Legislators also approved several important budget items including increased mental health services, an additional $2 million for new teacher mentoring, $1 million for the Institute for Protein Design at University of Washington, $750,000 for the Jet Fuels Center at Washington State University, and additional engineering and computer science slots at Central and Eastern Washington universities.

While the session is notable for those important moves in education and health care, it ended with some important work left undone.

House leaders didn't bring a bill to the floor that would provide a modest boost to Washington's minimum wage bill, a disappointment in efforts to address income disparity. In his January State of the State address, Inslee acknowledged it would be difficult to get a bill through the Republican-dominated Senate, but had hoped a House vote would help raise the profile of this important issue. Inslee says this remains a priority and that he will continue working on it during the interim.

Meanwhile, the Senate failed to muster a vote on a transportation investment package for badly needed maintenance, freight projects and transit improvements. After more than a year of negotiations, public meetings and hearings, the Senate's final offer of the 2014 session was further from the middle than where negotiations left off in December.

"The lack of action by the Legislature on a new transportation investment package is putting both safety and commerce at risk," said Steve Mullin, president of the Washington Roundtable in a recent release highlighting that deficient infrastructure is costing each Washington motorist more than $1,400 per year. "Our state must invest in a comprehensive package that maintains existing infrastructure and finishes projects in important economic corridors."

There was also not enough done in the final budget to address the state's constitutional obligation to adequately fund education. While legislators approved about $1 billion in new education funding last year, the state Supreme Court, which has already ruled legislators are underfunding basic education, issued a new order in January that the state was not moving fast enough to meet its own funding timelines and called for "immediate, concrete action … not simply promises."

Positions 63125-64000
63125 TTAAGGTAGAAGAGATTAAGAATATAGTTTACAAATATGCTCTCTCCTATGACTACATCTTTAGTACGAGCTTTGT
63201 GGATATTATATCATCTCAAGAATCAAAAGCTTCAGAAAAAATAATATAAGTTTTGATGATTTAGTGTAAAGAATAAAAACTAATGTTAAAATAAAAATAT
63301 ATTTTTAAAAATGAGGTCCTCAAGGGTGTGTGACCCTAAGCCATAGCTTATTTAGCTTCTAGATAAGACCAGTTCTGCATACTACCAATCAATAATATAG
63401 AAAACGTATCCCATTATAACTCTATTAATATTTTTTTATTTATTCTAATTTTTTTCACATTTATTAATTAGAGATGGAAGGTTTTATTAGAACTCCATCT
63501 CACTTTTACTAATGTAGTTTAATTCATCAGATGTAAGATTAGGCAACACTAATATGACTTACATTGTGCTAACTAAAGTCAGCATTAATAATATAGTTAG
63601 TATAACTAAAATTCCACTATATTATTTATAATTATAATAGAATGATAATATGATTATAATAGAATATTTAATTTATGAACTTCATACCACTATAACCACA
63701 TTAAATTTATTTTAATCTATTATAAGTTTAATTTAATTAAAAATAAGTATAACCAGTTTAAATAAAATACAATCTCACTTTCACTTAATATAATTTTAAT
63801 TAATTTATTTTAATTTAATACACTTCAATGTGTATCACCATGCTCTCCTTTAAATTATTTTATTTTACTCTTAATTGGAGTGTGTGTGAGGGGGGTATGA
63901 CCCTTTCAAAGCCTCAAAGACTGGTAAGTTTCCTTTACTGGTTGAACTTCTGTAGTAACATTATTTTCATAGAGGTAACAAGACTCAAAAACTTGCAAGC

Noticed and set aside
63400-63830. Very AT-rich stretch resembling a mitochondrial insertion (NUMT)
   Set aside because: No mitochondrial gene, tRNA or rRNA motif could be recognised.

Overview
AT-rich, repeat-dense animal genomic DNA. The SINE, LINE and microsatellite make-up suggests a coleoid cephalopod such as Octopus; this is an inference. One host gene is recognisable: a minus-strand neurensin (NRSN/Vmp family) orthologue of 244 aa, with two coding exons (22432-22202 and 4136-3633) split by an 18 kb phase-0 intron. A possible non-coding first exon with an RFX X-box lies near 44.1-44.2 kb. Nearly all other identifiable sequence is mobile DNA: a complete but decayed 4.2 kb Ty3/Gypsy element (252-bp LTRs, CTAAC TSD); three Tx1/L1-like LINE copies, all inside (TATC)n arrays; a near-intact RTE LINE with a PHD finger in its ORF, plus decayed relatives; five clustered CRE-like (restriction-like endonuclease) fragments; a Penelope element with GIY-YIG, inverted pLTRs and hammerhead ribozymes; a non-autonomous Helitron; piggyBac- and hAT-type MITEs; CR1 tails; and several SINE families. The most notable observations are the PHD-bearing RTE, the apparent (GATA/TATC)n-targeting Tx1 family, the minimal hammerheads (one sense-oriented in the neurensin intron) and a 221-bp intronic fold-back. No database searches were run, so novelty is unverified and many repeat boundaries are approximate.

In response to the court order, Inslee proposed closing tax loopholes to make another $200 million investment toward meeting the court-mandated (McCleary) basic education costs related to supplies and teacher salaries. He called on legislators to follow suit and do the same.

Senate majority leaders immediately responded dismissively saying "No... We already addressed the money issues..." House and Senate Democrats meanwhile worked to identify lower priority tax breaks they could close to fund education. Ultimately, the supplemental budget passed by the Legislature includes an a modest $58 million more for schools.

"I appreciate that we took at least a small step forward, but given how big our challenge is, it's very disappointing the Legislature did not take the court or our obligation to our children more seriously, nor did they include a long overdue cost-of-living adjustment for our teachers," said Inslee. "We're going to be faced with some very difficult choices next year. I hope Senate majority leaders next year will be more committed to dealing with the very real need to direct additional resources for basic education."

Another disappointment was the failure of a compromise bill to preserve Washington's No Child Left Behind waiver and the accompanying $38 million that districts currently use to support struggling students.

"This was a bittersweet session for our children," said Inslee. "While we took a few good steps forward in some areas, politics got in the way of many of the difficult but pragmatic and practical decisions we needed to make."